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MEAM Seminar: “Scalable Algorithms for the Computational Modeling of Complex Multi-Physics Systems”
March 10 at 10:30 AM - 12:00 PM
The computational modeling of complex multi-physics problems often requires specialized approaches in the formulation, implementation, and deployment of algorithms that lie outside the scope of conventional practice in physics-based modeling and simulation. In this talk I will present three examples of problems in which the synergistic combination of advanced algorithms, and state-of-the-art software implementations on hybrid hardware platforms can furnish computational frameworks with the ability to describe the complex physics involved. In each case, the resulting simulations provide unique physical insights that would be otherwise unattainable, thus enabling analyses of engineering significance.
The first example is concerned with the computational modeling of fluid-driven fracture propagation, which is mired with major difficulties stemming from the strong nonlinearities in the fluid-solid coupling, in addition to those associated with crack propagation, and from the a priori unknown and potentially intricate 3D crack paths that may arise. I will show that the adoption of a discontinuous Galerkin finite element formulation for the solid, combined with a sound cohesive zone model for crack propagation and a continuous formulation for the lubrication flow inside the propagating cracks, results in a robust and scalable solution scheme, which properly exposes the nonlinearities in the coupling, thus preserving the parabolic nature of the coupled system. The proposed framework matches well-established analytical solutions of pressurized cracks in simple configurations both in the toughness and viscosity-dominated regimes, and enables simulations of general crack configurations in 3D with unprecedented resolution for problem of this type.
The second example involves the modeling of elastic instabilities emerging in the large-deformation response of nearly incompressible soft materials, where the non-convexity of the strain energy density leads to the coexistence of multiple equilibrium paths with vastly different, sinuous deformation patterns. I will show that the numerical challenges involved can be overcome by an enhanced finite element solution space with higher order polynomials, an arc-length-based nonlinear solution procedure which gives access to the entire equilibrium path, and an implementation enabling parallel, large-scale simulations. I will show that the robustness of the path-following solution procedure enables complete access to the multiplicity of solutions emerging after bifurcation, to the complex non-monotonic evolution of the deformation patterns and of the stress-strain response, as well as to the settled post-bifurcation states.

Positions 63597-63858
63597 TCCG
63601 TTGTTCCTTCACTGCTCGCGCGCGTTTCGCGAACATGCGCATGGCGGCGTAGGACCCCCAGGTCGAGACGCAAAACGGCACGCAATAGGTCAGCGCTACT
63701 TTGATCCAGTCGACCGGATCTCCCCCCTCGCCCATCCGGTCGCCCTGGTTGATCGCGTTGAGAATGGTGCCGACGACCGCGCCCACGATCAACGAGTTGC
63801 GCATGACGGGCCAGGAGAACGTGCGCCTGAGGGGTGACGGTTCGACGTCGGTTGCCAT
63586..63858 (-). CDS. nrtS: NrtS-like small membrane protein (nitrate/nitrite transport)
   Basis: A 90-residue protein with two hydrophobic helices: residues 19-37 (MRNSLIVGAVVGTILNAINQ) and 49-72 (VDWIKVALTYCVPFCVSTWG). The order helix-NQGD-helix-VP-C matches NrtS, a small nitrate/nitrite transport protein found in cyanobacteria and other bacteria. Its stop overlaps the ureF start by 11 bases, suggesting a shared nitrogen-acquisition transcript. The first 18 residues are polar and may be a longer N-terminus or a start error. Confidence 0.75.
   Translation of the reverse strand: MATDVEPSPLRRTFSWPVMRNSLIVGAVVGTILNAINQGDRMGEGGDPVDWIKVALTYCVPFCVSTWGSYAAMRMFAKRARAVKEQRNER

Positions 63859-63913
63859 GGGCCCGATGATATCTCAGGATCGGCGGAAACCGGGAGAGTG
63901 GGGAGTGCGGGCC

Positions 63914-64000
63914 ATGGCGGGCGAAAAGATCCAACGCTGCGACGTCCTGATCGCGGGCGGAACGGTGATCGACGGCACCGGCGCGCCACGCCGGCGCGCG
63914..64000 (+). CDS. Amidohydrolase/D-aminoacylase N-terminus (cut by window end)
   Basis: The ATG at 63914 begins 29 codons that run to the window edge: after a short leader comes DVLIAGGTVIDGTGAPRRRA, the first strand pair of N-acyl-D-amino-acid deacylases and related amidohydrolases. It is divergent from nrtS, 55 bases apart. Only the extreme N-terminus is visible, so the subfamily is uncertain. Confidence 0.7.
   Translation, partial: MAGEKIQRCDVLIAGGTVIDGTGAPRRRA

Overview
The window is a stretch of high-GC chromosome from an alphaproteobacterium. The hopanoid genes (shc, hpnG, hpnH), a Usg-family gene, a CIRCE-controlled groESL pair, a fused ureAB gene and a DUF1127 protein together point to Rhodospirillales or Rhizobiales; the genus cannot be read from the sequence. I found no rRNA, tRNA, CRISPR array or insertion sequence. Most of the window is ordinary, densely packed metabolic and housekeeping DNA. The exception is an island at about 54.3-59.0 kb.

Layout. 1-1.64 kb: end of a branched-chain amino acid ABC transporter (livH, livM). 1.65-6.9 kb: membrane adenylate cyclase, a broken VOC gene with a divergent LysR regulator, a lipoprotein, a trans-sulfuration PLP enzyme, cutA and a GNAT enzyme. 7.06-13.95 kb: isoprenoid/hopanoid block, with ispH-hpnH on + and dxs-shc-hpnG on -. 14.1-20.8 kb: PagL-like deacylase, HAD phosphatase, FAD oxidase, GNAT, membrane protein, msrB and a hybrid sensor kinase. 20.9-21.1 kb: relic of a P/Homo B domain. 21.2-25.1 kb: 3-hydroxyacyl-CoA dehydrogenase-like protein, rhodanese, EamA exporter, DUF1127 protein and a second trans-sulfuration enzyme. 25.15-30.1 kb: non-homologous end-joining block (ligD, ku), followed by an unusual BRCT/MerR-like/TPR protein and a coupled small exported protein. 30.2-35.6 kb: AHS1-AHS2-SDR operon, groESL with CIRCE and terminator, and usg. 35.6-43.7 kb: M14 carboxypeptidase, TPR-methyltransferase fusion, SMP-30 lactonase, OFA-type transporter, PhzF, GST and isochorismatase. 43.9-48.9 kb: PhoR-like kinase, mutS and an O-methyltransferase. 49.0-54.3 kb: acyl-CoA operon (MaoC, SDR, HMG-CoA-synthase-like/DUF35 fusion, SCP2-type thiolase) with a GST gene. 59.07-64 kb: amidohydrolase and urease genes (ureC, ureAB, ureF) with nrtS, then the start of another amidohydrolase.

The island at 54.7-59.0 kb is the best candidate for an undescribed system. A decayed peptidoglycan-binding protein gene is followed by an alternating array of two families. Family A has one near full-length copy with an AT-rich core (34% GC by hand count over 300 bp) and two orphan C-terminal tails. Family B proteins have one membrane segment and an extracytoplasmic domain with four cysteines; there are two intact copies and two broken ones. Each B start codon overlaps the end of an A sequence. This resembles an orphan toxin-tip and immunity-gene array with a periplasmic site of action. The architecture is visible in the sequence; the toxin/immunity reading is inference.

Time permitting, I will discuss the dynamics of multiple flexible fibers immersed in viscous flows. The very large deformations that the fibers experience, especially in case of extreme aspect ratios, make the fiber-fiber and fiber-flow interactions extraordinarily complex. Moreover, the nonlocal character of these interactions results in dense linear systems and, in turn, in severe constraints to the problem size. I will present a computational model based on a general 3D beam formulation coupled with a boundary element Stokeslet discretization of the flow. The proposed computational framework takes advantage of the massive parallelization offered by GPU clusters, and enables simulations of hundreds and, possibly, thousands of filaments.
Postdoctoral Associate, Department of Aeronautics and Astronautics, Massachusetts Institute of Technology
Bianca Giovanardi is a Postdoctoral Associate in computational mechanics in the group of Prof. Raul Radovitzky at the Department of Aeronautics and Astronautics at the Massachusetts Institute of Technology.
She earned her PhD in computational mathematics in 2017 from the Politecnico di Milano with a thesis proposing a novel method to simulate fracture propagation in brittle materials. During her PhD, she was awarded a Roberto Rocca Doctoral Fellowship to spend six months at MIT developing advanced algorithms for large-scale simulation of fluid-driven fracture. Her current research interests encompass next-generation computational models of multi-physics coupled problems in a variety of fields, including geophysics, aerospace, and defense.